Multiple chemical disasters have occurred in the Kanawha Valley – otherwise known as “Chemical Valley”– within the past 10 years.  On February 17, 2015, a crude oil tanker train derails and explodes by Kanawha River, Charleston, West Virginia threatening drinking water supplies across 28 miles. In 2014, Freedom Industries leaked a coal-cleaning mixture contaminating the drinking water for 300,000 people. A 2008 explosion at the Bayer CropScience nearly eclipsed another Bhopal Disaster. We’ll discuss these and other historical events and will speak from the grassroots advocacy perspective about community efforts in prevention, preparedness and response planning trying to protect women and vulnerable populations.

  • SPEAKER BIO: Maya Nye, Executive Director, People Concerned About Chemical Safety (based in Kanawha (“Chemical”) Valley, West Virginia). Maya led grassroots efforts to document women’s experiences following the 2014 Freedom Industries Elk River chemical spill. She has won awards for her advocacy work and has testified before the U.S. Chemical Safety and Hazard Investigation Board, and the EPA’s National Environmental Justice Advisory Council.

TOPIC: “Oil and Gas Threats to the Urban Fabric”
Urban environments can be dramatically affected by oil and gas production. We’ll hear about five communities in South Los Angeles have organized to uncover and reduce exposure to contaminants used in the process. We’ll discuss how matters of race and class affect distributions of health risks and the importance of influence of community participation in environmental health research, science, regulation and policy-making.

  • SPEAKER BIO: Martha Arguello, Executive Director, PSR LA. For the past 32 years, Martha has served in the non-profit sector as an advocate, community organizer, and coalition builder. She joined PSR-LA in 1998 to launch the environmental health programs, and became Executive Director in November 2007.

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Oil pumps on sunsetWEBINAR 4: Research Challenges & Best Practices

When: Friday, May 8, 2:00 PM-3:30 PM EDT


Moderator: Ellen Webb, M.P.H., Energy & Health Program Associate, CEH. Ellen is a public health professional working on energy development and maternal and child health education initiatives as part of CEH’s Healthy Energy Program.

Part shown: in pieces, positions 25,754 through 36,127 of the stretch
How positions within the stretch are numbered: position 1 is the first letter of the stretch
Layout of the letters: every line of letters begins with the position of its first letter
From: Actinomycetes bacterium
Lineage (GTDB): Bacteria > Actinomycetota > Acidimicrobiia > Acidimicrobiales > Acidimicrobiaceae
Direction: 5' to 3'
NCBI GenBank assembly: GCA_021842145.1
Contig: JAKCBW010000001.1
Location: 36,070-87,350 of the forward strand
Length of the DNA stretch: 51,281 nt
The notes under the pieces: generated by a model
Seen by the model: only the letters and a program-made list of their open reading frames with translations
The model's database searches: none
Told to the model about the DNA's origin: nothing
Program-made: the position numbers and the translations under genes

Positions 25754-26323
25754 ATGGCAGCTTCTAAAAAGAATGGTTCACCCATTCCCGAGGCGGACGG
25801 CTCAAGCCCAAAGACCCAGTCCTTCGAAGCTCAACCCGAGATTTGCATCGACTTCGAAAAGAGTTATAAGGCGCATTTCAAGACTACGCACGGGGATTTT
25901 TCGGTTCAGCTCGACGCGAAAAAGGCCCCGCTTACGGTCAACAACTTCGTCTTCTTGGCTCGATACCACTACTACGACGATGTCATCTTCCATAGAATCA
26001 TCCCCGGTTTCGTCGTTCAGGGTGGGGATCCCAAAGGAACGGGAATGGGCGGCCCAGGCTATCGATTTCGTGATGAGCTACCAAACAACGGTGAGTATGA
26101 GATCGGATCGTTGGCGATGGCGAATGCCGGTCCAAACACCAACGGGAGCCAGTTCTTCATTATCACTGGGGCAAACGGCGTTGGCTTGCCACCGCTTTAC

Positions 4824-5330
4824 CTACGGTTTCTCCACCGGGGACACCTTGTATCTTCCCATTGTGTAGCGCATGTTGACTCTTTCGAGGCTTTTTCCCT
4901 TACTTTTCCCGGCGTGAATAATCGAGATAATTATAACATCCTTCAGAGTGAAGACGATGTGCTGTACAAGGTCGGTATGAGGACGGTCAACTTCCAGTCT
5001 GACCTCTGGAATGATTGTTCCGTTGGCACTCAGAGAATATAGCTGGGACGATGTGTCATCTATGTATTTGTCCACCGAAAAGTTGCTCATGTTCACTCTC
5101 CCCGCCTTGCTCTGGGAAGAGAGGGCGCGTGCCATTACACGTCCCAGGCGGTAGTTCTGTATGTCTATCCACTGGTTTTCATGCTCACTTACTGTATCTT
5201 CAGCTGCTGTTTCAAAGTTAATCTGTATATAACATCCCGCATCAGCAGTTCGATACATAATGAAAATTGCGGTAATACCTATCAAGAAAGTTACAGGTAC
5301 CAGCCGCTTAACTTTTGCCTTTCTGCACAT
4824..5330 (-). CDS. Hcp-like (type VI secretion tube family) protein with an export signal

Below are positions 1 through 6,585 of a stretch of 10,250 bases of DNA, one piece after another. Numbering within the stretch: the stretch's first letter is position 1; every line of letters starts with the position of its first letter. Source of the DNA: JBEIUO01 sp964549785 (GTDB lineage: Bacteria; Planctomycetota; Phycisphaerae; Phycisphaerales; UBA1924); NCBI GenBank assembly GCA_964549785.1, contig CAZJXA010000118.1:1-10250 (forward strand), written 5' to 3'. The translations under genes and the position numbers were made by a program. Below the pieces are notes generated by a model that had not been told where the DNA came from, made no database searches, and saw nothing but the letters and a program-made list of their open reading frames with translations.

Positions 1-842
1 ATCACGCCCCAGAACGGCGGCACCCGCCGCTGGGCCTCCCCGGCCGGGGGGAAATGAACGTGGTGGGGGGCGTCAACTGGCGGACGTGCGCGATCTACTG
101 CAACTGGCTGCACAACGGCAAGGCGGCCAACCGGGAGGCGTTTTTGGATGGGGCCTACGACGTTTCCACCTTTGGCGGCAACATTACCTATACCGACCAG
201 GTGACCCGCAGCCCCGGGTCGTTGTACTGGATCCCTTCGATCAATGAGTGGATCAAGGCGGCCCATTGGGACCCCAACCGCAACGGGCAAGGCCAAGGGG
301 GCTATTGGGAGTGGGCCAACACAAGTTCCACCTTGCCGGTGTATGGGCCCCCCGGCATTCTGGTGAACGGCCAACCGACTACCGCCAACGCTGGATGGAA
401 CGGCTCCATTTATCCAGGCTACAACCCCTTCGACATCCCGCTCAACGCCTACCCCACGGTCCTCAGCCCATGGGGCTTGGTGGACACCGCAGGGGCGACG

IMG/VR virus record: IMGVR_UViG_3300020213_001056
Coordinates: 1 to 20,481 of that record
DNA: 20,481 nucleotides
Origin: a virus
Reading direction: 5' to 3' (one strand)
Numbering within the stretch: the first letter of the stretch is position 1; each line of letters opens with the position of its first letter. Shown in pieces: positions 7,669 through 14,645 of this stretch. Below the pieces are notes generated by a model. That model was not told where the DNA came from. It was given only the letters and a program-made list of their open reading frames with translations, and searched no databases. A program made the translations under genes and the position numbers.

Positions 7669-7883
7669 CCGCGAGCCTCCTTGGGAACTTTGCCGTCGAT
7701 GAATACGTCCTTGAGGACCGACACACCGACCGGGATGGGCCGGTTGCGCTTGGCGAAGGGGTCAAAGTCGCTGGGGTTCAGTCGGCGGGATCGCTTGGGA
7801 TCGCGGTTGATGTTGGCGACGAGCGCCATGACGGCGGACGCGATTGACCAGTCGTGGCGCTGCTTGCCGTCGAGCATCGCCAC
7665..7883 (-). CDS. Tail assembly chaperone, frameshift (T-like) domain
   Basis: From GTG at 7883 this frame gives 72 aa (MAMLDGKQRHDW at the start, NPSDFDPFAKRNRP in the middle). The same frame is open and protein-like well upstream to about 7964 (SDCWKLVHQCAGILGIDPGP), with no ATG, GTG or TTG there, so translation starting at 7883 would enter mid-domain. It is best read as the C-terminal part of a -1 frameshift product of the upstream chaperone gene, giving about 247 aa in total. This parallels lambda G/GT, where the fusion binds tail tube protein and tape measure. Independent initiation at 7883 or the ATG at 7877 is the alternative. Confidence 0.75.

TOPIC: “Research Approaches: Challenges & Opportunities”
Community Based Participatory Research (CBPR) provides a model with the potential to bridge the gaps between its research prominence and the health of its residents. However, this model presents many challenges to researchers as well. We’ll discuss best practices for assessing local and community needs and how to design a sampling study. We will also discuss some of the challenges faced during this process, as well as lessons learned for environmental exposure assessment using community participatory research methodology to evaluate health outcomes from resource extraction and development.

  • SPEAKER BIO: Robert Harrison, M.D., M.P.H., Clinical Professor of Medicine, Division of Occupational and Environmental Medicine at the University of California, San Francisco. Dr. Harris founded and has directed UCSF Occupational Health Services for more than 15 years, and now is a senior attending physician.

TOPIC:  “Research Challenges, Experimental Methods and Infant Health” 
We will discuss recent research utilizing quasi-experimental methods to study the impacts of shale gas development on infant health in the US and specifically the links between in utero environment to later life health and educational attainment. We’ll also discuss some of the challenges as well as the best practices and limitations of current research methodologies.

  • SPEAKER BIO: Elaine Hill, Ph.D., Assistant Professor, Department of Public Health Sciences, University of Rochester Medical Center. Dr. Hill is a pioneer in the study of shale gas development and reproductive health. She is currently involved in early origins research, linking in utero environment to later life health and educational attainment.

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Capital - Washington D.C.WEBINAR 5: Translating Science Into Policy

When: Mon, May 11, 2015, 2:00 PM – 3:30 PM EDT (Register)


Moderator: Seth B. Shonkoff, Ph.D., M.P.H., Executive Director, PSE Healthy Energy & Environmental Researcher, UC Berkeley. Dr. Shonkoff assesses the health and climate dimensions of oil and gas development in the United States and abroad.

TOPIC:  “The Way Forward”
This panel will focus on linking the reproductive health research to policy, how we need to advance scientific inquiry, professional training, public education and health policies that reduce the impacts of environmental contaminants on reproductive and developmental health. We’ll close the last session with goals for the future and discuss the importance of creating policies that support a truly clean energy future.

  • SPEAKER BIO: Rachel Morello-Frosch, PhD, MPH, Professor, Department of Environmental Science, Policy, & Management, University of California – Berkeley. Dr. Morello-Frosch’s research examines race and class determinants of environmental health among diverse communities in the US with a focus on social inequality, psychosocial stress and how these factors interact with environmental chemical exposures to produce environmental health inequalities.
  • SPEAKER BIO: Kathryn Phillips, Director, Sierra Club, California. As Director, Kathryn leads legislative and regulatory advocacy and overall administration of Sierra Club, California. Kathryn covers or oversees coverage of nearly every environmental issue that crosses the transom at the State Capitol and in key agencies. This includes energy, transportation, wildlife, forestry, water, climate disruption, and air quality.